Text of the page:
4TH SUNDAY OF LENT: LENT AS HOMECOMING

1-return-of-the-prodigal-son-rembrandt
The Return of the Prodigal Son, a Painting by Rembrandt

In today’s 4th Sunday of Lent we continue to dig deeper into the meaning of the Lenten discipline. For several Sundays now we have pointed out that repentance is a central challenge of the Lenten discipline. In today’s readings we shall come to understand repentance as homecoming.

In the First Reading, the Israelites have finally arrived from Exodus to their homeland–the land flowing with milk and honey, the land that God promised to give them. The sign that the Exodus was over was when they eat the parched grain from the produce of the land and no longer the manna that God provided for them during their journey in the wilderness. The parched grain was the beginning of life in the promised land, where the Israelites found a home. The consoling sweetness of manna came out of the harshness of the conditions of the Exodus. Out of the sorrow of trading manna for parched grain there came the consolation of home.

In the Second Reading, St. Paul implores the Corinthians to return to God, “We implore you, in Christ’s name: be reconciled to God.” To return home to God is to reconcile with God which implies forgiveness, restoring harmony, rectifying the wrong deeds and reunion. 

The Gospel narrates the popular parable of the prodigal son. Luke reminds us that the parable of the prodigal was told to Pharisees who complained about Jesus eating with tax collectors and sinners. The parable of the two lost sons (Lk 15:11-32) is Jesus’ self justification for “hosting” sinners at table fellowship (Lk 15:1-2).

For a long time, the focus of the parable, as suggested by its title, is on the younger son who was the prodigal son. He squandered all his inheritance on riotous living in a far away country. The younger son was lost and veered so far away from his home with the Father.  Listening to the whole parable, however, we realize that the younger son is not the only one lost who veered far away from his father. The elder son too was lost. Even if the elder son never left his Father’s home, his heart could not identify with the Father’s compassion for the wretched younger son. Indeed, the parable is about two lost sons in the face of the father’s prodigal love for both of them. 

Applying these readings to Lent, we can say that Lent is a call to return to home. Home is where our Father is. The first step to returning home is the realization of the darkness of our lives. Lent is the blessed season to examine and confront the dark side of our lives. It is to enter into the bottom of whatever hellish pit we have made of our  lives. In this darkness and hellish pit we realized how we veered away from our true home with God, from our fellowship with others and ultimately from our true selves. Like the younger son in the parable, we are prodigal children. We live prodigal lives. We have in many ways squandered our Father’s inheritance. We have wasted many opportunities in pursuit of our own glory. We have abused the love and trust of many people. We have destroyed the abundant and wonderful world God gave us to live in. We poison its air, we pollute its water, we erode its topsoil.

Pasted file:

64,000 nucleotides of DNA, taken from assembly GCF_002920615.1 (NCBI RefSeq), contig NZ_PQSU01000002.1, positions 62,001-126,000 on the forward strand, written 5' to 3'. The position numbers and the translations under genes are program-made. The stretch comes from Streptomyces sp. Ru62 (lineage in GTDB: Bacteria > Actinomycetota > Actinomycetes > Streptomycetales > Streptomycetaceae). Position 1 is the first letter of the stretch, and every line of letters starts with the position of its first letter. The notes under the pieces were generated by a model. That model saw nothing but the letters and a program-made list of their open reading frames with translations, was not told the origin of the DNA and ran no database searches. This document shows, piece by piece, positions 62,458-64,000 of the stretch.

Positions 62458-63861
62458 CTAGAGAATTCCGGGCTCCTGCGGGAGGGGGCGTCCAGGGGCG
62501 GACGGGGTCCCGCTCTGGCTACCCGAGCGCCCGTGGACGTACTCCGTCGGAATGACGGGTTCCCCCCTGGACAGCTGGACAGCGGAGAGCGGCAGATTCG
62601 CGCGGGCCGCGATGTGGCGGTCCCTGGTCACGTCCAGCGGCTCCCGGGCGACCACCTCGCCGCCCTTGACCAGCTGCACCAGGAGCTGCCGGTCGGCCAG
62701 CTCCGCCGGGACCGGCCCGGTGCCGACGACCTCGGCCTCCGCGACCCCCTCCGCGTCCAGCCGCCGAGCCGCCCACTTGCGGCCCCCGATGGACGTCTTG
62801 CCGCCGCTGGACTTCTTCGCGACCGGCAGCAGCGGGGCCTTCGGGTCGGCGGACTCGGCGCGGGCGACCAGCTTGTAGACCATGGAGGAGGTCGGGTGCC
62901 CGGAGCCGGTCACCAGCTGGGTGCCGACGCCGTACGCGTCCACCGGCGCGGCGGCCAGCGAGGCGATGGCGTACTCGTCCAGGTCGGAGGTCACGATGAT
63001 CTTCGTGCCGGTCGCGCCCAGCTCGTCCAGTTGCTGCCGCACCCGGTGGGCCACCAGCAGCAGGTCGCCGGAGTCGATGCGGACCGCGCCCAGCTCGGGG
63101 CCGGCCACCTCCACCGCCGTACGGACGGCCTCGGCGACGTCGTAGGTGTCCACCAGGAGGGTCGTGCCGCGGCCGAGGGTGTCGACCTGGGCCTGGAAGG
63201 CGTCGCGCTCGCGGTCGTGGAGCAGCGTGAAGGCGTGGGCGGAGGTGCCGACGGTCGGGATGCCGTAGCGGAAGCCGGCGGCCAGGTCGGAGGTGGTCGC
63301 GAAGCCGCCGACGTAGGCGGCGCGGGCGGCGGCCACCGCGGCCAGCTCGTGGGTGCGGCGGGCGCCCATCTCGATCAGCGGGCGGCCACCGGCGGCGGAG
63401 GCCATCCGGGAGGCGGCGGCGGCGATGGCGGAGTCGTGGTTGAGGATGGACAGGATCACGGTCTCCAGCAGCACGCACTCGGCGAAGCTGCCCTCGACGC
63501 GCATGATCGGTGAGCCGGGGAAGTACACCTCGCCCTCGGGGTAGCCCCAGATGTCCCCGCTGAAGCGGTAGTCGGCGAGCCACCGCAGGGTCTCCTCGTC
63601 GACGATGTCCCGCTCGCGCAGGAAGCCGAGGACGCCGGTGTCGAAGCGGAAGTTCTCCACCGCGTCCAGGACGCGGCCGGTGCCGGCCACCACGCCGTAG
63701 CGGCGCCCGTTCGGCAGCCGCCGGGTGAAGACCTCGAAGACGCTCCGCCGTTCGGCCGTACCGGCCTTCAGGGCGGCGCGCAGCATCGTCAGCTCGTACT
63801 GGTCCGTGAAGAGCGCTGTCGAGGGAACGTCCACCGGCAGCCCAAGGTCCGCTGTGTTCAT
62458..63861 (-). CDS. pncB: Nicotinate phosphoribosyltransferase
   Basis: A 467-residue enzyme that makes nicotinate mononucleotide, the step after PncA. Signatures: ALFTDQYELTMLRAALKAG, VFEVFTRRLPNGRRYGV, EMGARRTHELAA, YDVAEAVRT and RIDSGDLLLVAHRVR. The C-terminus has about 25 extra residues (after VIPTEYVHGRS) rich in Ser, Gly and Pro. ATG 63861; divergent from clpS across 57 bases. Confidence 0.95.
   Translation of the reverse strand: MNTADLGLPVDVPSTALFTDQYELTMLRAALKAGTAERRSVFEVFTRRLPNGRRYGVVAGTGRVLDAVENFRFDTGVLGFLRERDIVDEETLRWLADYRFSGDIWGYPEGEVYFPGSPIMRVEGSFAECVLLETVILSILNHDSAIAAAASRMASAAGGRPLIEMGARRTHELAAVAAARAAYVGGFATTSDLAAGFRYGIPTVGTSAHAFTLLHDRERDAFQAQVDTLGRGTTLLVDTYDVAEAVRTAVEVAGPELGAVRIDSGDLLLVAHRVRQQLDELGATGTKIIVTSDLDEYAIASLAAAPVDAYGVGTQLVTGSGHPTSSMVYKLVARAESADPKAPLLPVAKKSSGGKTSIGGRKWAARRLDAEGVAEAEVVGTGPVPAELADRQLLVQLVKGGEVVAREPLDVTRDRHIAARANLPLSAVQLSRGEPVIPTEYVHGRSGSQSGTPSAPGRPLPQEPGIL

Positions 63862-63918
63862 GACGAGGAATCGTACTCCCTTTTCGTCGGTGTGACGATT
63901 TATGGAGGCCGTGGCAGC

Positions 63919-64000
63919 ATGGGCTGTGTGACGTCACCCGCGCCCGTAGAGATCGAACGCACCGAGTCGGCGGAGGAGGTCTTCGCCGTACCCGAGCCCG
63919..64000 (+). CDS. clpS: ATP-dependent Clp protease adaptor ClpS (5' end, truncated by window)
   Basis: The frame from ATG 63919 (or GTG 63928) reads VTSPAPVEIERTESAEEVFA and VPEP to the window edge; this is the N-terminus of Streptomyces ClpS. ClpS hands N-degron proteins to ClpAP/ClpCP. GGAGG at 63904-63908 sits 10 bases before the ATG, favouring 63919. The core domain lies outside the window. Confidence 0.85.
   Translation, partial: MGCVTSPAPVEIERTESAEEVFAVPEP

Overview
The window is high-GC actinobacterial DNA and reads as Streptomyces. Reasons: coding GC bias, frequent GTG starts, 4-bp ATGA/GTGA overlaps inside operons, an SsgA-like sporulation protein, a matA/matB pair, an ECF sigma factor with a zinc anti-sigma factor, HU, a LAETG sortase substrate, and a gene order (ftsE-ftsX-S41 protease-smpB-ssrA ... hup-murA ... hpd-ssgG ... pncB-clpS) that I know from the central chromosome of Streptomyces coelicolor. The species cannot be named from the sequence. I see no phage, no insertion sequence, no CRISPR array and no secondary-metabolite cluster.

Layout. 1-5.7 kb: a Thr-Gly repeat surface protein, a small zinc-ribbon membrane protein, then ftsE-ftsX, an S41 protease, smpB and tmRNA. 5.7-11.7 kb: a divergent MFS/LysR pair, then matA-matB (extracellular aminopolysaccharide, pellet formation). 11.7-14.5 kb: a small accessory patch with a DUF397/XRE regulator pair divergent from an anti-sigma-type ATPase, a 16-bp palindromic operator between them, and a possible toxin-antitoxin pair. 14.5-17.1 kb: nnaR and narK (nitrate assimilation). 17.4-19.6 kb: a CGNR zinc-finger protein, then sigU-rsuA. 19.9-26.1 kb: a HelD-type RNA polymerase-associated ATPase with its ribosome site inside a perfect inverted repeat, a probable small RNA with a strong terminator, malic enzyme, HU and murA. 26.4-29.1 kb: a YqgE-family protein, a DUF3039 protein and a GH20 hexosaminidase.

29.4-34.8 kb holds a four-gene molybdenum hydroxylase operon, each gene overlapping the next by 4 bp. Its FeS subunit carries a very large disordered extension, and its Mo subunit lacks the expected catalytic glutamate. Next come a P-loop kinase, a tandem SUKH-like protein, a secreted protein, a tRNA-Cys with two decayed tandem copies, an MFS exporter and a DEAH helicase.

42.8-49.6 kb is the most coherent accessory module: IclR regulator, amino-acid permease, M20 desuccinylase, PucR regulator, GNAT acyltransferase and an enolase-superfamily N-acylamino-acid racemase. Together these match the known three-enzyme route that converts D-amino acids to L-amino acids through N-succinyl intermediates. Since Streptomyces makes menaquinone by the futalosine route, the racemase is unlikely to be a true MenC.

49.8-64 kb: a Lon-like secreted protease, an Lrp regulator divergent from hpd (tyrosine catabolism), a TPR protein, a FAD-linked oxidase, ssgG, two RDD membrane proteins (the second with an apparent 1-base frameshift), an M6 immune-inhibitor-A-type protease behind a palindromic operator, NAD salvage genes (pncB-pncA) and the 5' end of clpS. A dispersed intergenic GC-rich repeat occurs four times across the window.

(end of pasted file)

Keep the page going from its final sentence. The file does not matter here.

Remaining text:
In the midst of the darkness and the bottomness of our pit,  we regain what we have forgotten–who we truly are, and whose we are. We realized once again that we are a redeemed people; we are loved unconditionally by God. This profound remembrance inspires us to do what the younger son did: “I will break away and return to my father, and say to him, ‘Father, I have sinned against you.’”

Repentance is not just, however, returning to the Father.  Repentance is not just between me and God. It has social implications. This is what the elder son found it hard to understand. We are called not only to be reconciled with God but to embrace God’s inclusive love for everyone especially the sinners and the rejects. We are called to be compassionate and forgiving just as the Father is compassionate and forgiving.

Thus, Lent as homecoming calls us to a ministry of reconciliation in the world. We live in a world where there is still so much division, brokenness and hatred. Wherever there is injustice in the world something is not reconciled. Lent is a time to ‘pass over,’ to pass from the world of injustice we have created over to a world of reconciliation. It is a time to “turn hatred to love, conflict to peace, death to eternal life.”

The ending of parable is rather abrupt. We are left with many questions. What did the elder son do? Did he join the party to celebrate the homecoming of his wretched brother or did he remain in his own regret that the Father could still love his younger brother after everything he has done? Did the younger son also sought the forgiveness of his elder brother? These are the questions the Pharisees and scribes (see Lk 15:2) and the contemporary believer must answer in their own accord.

What would you do?

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